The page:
Corinne: -3D to 20/20 in 18 Months

With Corinne’s permission, a repost from her blog: You will find many statements in literature and on the Internet claiming that there is no cure for myopia. My experience shows the reverse to be true. […]

Jake Steiner

Apr 27,2013 · 12 min read

With Corinne’s permission, a repost from her blog:

You will find many statements in literature and on the Internet claiming that there is no cure for myopia. My experience shows the reverse to be true. These two images represent what my naked-eye vision was like before and after 18 months of hard work on improving my vision. In fact, the “Before” image is too good, but it is not easy to represent what myopic eyes truly see by means of a static image. When I tried to read a similar chart in the ophthalmologist’s consulting room, I could barely make out the top row. It was that fact which prompted me to do something about this appalling situation. Improvement since then has been slow but steady and is still ongoing. Just because I can read the 20 line from 20 feet away does not mean I have good vision. The 20/20 line is readable, but that does not mean it is pin-sharp. My goal now is to read the bottom two lines and achieve perfect sharpness. Progress updates are published at the foot of this article.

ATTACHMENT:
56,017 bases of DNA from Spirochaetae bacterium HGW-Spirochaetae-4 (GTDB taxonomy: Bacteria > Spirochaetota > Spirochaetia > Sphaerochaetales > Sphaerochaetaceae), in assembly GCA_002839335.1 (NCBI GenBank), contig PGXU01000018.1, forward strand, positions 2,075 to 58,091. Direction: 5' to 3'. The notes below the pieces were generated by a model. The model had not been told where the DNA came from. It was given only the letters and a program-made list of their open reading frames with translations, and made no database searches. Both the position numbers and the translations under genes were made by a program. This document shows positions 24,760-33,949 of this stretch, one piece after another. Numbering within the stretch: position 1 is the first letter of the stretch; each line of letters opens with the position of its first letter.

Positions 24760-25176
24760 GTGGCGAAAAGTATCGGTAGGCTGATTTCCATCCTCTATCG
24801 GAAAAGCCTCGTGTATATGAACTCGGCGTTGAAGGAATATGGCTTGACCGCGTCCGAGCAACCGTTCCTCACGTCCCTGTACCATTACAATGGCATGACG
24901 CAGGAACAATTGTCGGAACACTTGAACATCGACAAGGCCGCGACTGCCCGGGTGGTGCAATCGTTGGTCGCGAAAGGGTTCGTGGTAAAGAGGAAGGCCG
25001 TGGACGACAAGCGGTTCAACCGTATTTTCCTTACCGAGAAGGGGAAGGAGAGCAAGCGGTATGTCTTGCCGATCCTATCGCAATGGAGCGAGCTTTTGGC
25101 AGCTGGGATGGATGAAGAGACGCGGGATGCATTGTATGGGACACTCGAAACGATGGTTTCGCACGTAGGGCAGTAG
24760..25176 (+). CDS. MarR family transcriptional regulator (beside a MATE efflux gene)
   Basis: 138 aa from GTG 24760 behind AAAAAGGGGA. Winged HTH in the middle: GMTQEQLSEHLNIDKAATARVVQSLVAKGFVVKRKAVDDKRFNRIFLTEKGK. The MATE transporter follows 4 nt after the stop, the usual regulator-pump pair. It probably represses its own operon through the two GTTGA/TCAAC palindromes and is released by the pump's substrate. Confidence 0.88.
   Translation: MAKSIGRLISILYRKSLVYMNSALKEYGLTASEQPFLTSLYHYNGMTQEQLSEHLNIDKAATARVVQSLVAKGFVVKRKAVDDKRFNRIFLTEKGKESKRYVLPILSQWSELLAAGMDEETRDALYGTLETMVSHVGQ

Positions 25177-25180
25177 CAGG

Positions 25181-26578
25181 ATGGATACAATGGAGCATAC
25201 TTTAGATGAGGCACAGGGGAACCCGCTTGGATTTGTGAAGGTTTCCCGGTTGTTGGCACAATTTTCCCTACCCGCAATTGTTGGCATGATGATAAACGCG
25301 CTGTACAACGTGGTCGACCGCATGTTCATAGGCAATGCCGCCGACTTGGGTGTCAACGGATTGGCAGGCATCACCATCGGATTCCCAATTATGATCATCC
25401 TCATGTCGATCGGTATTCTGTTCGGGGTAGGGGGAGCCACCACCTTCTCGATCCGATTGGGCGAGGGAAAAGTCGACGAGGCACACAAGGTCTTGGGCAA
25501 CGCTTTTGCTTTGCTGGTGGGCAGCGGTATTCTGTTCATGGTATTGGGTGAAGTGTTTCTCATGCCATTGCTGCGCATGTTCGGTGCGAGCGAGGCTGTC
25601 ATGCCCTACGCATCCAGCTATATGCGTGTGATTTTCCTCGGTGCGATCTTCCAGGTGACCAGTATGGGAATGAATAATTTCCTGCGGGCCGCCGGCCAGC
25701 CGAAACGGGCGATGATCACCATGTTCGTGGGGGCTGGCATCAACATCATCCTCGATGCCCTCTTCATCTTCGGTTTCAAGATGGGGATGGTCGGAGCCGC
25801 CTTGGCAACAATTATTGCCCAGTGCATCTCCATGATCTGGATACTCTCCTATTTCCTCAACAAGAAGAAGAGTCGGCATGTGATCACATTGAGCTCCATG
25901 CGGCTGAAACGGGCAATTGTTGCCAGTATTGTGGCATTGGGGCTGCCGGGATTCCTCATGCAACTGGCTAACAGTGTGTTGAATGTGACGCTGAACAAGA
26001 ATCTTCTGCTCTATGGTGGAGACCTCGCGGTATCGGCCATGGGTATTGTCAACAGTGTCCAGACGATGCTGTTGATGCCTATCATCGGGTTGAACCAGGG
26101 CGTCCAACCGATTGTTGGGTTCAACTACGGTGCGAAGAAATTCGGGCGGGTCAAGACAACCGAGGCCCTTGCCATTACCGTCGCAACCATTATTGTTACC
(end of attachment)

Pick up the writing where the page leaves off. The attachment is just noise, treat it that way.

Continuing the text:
I tell my story below to give hope to those afflicted with myopia who want to embark on a program of vision improvement. I am referring here to the perfectly ordinary type of myopia that affects more and more people with every passing generation as our lifestyle increasingly places our horizons a couple of feet in front of our noses, in the form of computer screens, tablets and mobile phones, instead of hundreds of yards away out of doors in the fields, which is where our eyes were designed to spend most of their waking hours.